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Choosing a minor key for your verse has at least two nice benefits:
- It allows for the potential of switching to a major key for the chorus, and that sense of musical brightening that comes from the minor-to-major transition has a long tradition in pop music.
- Minor key progressions can briefly switch into major within the same verse, with little effort. That increases your ability to manipulate the mood of the music. (Example: Am F C F Em G Am).
It’s easy enough to come up with minor progressions, but let’s take a look at some that might be a little less than common. First, I’ll list them. Feel free to change them, experiment with them, change the playing style, the time signatures, etc. They’ll work in practically any genre.
- Am Fmaj7 |Dm9 |Am Fmaj7 |Dm9 | G Gmaj7/F# |Em7 |G Gmaj7/F# |Em7 |
- Am Bb F E7sus4 E7
- Am Bm7 Am Bm7 |Cm G/D C/E D
- Am Am-maj7/G# C/G Bm7/F# Esus4 E Esus4 E
- Am Gb/Bb Bm Cmaj7 A/D D F/G G
By the way, I call these “verse progressions” because the wandering nature of the tonality makes them excellent choices for verses. Chorus progressions often work best if they’re short and tonally strong, not wandering away from the tonic too much.
vi IV7 |ii9 | vi IV7 ii9 | (in G): I I7/4-2 | vi7 |I I7/4-2 | vi7 |
In this progression, all that’s really happening for the first part is that the bass note is changing; the structure of the chords above the bass stays the same, since Am, Fmaj7 and Dm9 all use the same treble pitches: A-C-E.
Then we get 3 chords that point to G major as a new tonic: G, Gmaj7/F#, and Em7. (Gmaj7/F# simply means a Gmaj7 chord with an F# note in the bass.) The Em7 at the end makes it easy to move back to Am for another run through the progression if you like.
The Em7 also makes it easy to create a pre-chorus, perhaps following the progression with this: Dm C/E F G.
vi bVII IV V7sus4/vi V7/vi
The Am chord gives way immediately to what feels like a couple of chords in F major: Bb-F. The move to F makes it easy to slide down a semitone to E, and so the transition back to A minor is easy.
ii iii7 ii iii7 |iv V/6-4 IV6 V
This one starts on the Am chord like the others, but it’s actually better thought of as being in G major. The Cm chord (iv) would normally be a major chord, so Cm is a modal mixture, which adds nice colour to this progression.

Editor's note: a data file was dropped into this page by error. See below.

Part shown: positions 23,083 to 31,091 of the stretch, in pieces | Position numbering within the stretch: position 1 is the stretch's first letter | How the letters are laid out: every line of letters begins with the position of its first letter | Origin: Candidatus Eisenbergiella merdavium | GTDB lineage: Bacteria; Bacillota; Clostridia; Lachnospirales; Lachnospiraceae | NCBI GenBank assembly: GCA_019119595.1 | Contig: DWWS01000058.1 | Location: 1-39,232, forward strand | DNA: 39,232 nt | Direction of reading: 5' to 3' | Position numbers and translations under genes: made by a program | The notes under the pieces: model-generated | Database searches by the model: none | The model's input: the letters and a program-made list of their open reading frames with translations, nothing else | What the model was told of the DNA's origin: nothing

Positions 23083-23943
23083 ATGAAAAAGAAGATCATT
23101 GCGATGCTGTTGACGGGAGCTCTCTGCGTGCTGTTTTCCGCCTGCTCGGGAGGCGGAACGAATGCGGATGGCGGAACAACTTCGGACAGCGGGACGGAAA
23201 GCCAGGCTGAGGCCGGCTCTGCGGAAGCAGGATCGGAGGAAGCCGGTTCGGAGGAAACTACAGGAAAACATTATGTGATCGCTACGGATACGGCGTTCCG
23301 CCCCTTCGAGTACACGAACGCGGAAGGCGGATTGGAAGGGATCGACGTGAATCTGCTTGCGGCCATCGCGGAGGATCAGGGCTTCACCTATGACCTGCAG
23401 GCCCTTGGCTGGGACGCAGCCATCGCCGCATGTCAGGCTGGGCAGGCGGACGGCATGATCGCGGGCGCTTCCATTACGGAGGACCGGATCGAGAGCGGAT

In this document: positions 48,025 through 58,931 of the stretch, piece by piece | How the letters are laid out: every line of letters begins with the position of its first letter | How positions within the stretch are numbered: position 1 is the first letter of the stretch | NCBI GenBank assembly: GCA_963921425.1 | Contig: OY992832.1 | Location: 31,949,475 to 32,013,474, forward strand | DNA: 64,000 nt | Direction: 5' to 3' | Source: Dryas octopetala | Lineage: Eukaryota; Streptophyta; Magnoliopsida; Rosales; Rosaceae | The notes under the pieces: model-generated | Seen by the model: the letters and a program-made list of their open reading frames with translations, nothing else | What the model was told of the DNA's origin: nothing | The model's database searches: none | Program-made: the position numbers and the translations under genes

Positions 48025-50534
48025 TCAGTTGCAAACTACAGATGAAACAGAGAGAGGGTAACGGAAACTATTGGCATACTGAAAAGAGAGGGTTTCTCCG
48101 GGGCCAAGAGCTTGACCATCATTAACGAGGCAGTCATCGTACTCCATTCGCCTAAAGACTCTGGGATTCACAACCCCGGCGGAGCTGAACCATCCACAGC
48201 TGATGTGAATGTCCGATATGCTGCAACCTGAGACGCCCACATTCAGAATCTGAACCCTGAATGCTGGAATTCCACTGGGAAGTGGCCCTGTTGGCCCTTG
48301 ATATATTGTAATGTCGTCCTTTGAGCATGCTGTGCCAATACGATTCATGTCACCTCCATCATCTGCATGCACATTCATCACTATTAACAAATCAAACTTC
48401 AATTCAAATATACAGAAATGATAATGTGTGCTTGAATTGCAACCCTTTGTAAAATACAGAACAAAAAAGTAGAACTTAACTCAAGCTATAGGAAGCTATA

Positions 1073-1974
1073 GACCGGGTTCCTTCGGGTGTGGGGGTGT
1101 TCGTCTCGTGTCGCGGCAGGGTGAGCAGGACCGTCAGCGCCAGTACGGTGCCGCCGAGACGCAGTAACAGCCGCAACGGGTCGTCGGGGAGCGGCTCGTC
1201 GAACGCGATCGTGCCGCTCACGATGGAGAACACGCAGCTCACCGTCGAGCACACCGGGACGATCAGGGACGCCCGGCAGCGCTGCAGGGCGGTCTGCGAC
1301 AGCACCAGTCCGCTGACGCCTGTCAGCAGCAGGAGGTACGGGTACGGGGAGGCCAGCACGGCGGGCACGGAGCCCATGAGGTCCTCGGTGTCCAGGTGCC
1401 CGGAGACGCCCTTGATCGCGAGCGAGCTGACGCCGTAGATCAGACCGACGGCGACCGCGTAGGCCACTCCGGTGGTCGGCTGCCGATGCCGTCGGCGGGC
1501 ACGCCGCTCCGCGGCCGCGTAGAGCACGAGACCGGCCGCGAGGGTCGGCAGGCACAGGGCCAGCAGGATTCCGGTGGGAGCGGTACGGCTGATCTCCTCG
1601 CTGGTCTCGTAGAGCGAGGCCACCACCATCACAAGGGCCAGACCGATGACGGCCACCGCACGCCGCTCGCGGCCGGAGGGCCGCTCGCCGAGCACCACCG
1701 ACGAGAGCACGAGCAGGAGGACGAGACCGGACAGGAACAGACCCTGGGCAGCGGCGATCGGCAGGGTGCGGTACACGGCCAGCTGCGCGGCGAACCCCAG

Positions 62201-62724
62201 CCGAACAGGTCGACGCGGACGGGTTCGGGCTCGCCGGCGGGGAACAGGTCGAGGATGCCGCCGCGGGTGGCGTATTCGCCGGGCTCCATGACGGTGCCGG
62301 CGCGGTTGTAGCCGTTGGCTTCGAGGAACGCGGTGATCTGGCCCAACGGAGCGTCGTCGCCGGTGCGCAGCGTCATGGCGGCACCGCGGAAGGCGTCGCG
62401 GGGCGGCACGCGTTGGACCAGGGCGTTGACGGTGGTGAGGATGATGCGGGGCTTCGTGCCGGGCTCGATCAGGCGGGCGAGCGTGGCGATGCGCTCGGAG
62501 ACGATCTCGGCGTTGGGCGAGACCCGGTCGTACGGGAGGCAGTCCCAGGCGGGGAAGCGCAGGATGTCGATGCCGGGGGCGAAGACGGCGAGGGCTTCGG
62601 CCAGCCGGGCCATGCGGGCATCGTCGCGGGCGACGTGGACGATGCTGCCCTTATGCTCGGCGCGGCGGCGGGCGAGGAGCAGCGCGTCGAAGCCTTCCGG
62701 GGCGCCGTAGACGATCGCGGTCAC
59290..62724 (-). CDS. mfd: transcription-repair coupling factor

If you want to learn more about modal mixtures, read this: “Replacing Major Chords With Minor: Modal Mixtures”
vi vi4-2 III6-4 ii/6-4 V4 – 3 – 4 – 3
A bass line that descends by semitones adds considerable strength to the progression. A progression like this one, which uses a lot of inversions, may typically lack the kind of strength that comes from root position chords, so that descending bass line becomes an important kind of musical glue that pulls everything together.
Am Gb/Bb Bm Cmaj7 A/D D F/G G
vi V6/ii ii IIImaj7 IVmaj9 IV VII11 VII
Like the previous progression, musical sense happens through the constantly rising bass line.
If you like these progressions and you’d like to have a go at creating some that are just as imaginative, I recommend starting with something simple, something you know works, and then add chords (especially in the middle) that challenge the ears of your listener.
By doing it that way, you’ve got something that sounds tonally strong at the beginning and strong at the end. That means no matter how much you’ve wandered away from your starting key, you get pulled back to it, and the audience has a better chance of understanding what you’re doing.
“Chord Progression Formulas” helps you create dozens of progressions within moments, using some standard formulas. For major and minor keys. Get it as part of “The Essential Secrets of Songwriting 10-eBook Bundle,” or purchase it separately.